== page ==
How to use the new Network Sniffer Tool PktMon.exe in Windows 10

Windows 10 offers an inbuilt Network Sniffer Tool — PktMon.exe — to monitor internal packet propagation and packet drop reports. This tool can help you snoop around. The network and help you resolve the cause of network latency, identify impacted applications, and, when used with an additional set of tools, can provide insight into top metrics. In this post, we will show how you can use the new Network Sniffer Tool (PktMon.exe) in Windows 10.

Network Sniffer Tool pktmon.exe in Windows 10

PktMon.exe or Packet Monitor is the new network sniffer or network diagnostic and packet monitoring tool. It is located in the Systems folder, which means you can invoke it from the Run or Command Prompt or PowerShell.

If the program reminds you about Netsh Trace Command, then you are right. Netsh Trace command helps you to enable and configure network tracing to assist you when troubleshooting network connectivity problems.

What can PktMon can do?

If you run PktMon.exe Help on the command prompt. Here is what you get:

  • filter: Manage packet filters.
  • comp: Manage registered components.
  • reset: Reset counters to zero.
  • start: Start packet monitoring.
  • stop: Stop monitoring.
  • format: Convert log file to text.
  • unload: Unload PktMon driver.

And if you want further help on a specific command, then you can run help against that command. Here is how it looks like:

pktmon filter help pktmon filter { list | add | remove } [OPTIONS | help]

PktMon.exe also comes with real-time monitoring and support for the PCAPNG file format.

Read: How to enable and test DNS over HTTPS in Windows 10.

How to use PktMon to monitor network traffic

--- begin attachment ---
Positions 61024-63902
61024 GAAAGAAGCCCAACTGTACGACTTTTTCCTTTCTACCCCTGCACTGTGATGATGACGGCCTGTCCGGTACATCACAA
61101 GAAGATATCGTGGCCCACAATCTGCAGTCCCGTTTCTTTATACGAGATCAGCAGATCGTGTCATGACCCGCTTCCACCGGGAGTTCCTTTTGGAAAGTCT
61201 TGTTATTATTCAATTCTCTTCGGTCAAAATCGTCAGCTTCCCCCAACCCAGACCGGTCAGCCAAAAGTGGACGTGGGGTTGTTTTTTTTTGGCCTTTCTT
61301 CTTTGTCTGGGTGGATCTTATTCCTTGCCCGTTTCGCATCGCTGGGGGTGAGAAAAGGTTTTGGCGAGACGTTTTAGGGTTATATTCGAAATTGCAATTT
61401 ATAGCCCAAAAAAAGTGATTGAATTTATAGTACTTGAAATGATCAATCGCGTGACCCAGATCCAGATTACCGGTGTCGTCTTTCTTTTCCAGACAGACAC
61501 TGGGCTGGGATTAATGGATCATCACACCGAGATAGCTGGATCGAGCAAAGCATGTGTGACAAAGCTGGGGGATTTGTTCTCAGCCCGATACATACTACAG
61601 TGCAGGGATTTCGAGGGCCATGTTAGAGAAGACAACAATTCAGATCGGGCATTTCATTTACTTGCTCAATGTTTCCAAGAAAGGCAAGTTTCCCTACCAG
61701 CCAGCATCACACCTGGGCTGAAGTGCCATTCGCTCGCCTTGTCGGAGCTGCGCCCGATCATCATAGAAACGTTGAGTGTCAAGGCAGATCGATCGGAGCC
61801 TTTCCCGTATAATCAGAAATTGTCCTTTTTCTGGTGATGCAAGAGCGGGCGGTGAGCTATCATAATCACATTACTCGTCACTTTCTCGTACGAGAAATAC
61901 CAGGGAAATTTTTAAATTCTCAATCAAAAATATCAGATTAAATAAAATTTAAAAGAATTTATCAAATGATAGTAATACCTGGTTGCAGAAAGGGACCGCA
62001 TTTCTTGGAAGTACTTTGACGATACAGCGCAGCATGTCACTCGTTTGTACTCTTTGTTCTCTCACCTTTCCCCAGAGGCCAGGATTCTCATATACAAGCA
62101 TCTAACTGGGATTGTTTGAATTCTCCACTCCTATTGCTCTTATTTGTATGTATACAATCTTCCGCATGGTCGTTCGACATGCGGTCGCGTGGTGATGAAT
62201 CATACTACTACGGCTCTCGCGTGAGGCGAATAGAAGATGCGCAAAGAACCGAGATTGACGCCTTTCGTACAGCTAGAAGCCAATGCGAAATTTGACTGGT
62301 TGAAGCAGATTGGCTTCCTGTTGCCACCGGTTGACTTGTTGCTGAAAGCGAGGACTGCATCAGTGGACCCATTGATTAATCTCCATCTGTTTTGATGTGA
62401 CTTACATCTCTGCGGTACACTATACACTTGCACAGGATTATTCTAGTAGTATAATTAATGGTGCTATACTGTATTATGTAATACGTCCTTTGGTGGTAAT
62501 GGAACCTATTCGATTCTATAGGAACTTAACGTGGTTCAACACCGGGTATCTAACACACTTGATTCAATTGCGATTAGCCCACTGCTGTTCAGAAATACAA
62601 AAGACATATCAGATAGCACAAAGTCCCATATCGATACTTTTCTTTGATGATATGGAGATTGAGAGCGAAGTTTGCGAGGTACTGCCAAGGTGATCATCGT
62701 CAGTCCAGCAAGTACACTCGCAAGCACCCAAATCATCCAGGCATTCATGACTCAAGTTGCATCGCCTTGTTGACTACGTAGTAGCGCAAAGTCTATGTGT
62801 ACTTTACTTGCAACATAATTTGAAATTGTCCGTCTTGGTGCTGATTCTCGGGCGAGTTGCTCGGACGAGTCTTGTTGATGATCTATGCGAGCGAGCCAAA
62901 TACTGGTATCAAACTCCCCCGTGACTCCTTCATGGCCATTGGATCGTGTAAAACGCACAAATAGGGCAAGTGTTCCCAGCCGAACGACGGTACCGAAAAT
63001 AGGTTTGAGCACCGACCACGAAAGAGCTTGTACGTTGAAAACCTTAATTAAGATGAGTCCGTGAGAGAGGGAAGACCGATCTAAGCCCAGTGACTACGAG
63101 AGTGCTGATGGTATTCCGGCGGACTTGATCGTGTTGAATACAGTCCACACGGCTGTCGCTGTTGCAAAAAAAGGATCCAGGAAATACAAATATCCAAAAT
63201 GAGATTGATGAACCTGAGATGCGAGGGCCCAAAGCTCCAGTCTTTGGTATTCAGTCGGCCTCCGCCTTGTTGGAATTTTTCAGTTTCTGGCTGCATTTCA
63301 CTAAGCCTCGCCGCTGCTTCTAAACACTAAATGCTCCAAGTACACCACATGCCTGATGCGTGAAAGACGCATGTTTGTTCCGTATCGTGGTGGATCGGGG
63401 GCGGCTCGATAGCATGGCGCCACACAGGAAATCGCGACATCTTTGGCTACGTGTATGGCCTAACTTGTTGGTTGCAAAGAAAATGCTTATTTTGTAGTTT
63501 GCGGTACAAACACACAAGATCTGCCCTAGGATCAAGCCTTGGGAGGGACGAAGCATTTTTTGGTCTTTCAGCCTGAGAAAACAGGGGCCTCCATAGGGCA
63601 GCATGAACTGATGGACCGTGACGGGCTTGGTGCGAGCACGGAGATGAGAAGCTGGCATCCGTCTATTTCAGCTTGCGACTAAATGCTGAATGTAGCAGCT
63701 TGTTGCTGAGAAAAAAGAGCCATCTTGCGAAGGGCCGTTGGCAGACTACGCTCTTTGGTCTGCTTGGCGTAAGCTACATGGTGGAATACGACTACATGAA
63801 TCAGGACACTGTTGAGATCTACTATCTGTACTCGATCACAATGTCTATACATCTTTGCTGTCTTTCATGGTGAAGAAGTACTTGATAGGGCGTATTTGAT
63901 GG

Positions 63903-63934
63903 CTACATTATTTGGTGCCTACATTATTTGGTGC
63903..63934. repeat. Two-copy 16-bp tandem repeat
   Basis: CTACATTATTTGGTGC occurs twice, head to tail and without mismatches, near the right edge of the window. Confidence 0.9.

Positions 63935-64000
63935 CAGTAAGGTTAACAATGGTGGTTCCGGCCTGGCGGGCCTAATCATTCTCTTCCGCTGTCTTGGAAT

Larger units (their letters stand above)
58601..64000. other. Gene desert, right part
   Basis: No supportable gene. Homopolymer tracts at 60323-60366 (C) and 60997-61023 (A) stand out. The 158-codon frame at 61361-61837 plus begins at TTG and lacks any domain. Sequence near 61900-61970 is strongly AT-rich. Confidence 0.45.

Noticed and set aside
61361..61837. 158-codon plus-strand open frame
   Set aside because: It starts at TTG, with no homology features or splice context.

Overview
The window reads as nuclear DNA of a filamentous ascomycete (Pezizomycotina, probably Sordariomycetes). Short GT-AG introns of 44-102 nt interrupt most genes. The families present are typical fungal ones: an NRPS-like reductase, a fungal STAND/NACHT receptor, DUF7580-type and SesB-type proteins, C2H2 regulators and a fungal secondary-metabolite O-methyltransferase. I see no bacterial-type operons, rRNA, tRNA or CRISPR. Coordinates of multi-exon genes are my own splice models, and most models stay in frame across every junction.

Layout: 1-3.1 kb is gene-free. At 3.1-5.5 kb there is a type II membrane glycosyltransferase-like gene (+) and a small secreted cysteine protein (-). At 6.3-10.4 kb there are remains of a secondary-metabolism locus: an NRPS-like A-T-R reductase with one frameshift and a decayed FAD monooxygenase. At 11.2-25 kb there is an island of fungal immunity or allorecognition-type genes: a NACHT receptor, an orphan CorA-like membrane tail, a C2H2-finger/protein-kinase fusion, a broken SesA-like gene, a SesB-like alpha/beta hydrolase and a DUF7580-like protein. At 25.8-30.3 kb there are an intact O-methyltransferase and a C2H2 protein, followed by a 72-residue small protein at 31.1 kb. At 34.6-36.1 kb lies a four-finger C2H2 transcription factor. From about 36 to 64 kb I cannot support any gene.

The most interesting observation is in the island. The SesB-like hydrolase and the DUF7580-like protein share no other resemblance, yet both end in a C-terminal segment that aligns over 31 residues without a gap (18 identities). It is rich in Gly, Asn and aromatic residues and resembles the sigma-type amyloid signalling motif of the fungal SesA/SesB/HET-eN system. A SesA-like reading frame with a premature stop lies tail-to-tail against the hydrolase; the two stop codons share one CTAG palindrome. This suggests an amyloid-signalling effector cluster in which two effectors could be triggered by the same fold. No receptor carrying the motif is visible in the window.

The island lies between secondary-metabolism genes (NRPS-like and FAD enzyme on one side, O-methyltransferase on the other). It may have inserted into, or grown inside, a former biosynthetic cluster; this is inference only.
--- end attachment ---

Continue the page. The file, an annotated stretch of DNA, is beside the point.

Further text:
Here is an example of how to use it with a simple example.

  1. Create a Filter to monitor a port
  2. Start Monitoring
  3. Export Log into a readable format

This example is assuming that you want to monitor a port number on the computer, which might be having issues often.

1. Create a Filter

The primary option which allows you to monitor traffic is —filter. Using this option, you can create a filter to control which packets are reported based on Ethernet Frame, IP header, TCP header, and Encapsulation. If you run the below-mentioned program, you will get full details on what you can do with the filter.

pktmon filter add help

So coming back to our topic, let’s assume that we are going to monitor TCP port no 1088. It can be a port used by your custom application, which is crashing, and PktMon can help you figure out if the network is the problem.

Open Command Prompt or PowerShell with admin privileges

Create a packet filter using the command: “pktmon filter add -p [port]”

pktmon filter add -p 1088

You can then run the command “pktmon filter list” to see a list of added filters.


To remove all the filters run the command “pktmon filter remove”

2. Start Monitoring

Since this is not an automated program running in the background but works on-demand, you need to start monitoring manually. Run the following command to start monitoring packets

pktmon start --etw - p 0

It will start the monitoring and created a log file at the mentioned location. You will have to manually stop using the “stop” argument to stop the logging, or it will end when the computer shuts down. If you run the command with “-p 0” then it will only capture 128 bytes of a packet.

Log filename: C:Windowssystem32PktMon.etl Logging mode: Circular Maximum file size: 512 MB

3. Export Log into a readable format

The log file is saved into PktMon.ETL file which can be converted into a human-readable format using the following command

pktmon format PktMon.etl -o port-monitor-1088.txt

Having done that, while you open the file in notepad, and read it, to make sense, you will have to use the Microsoft Network Monitor. It can directly read the ETL file.

That said, Microsoft is expected to start rolling out support for real-time monitoring, which was expected in Windows 10 2004 – but I do not see that that option yet.

Related read: Free Packet Sniffing Tools for Windows 10.


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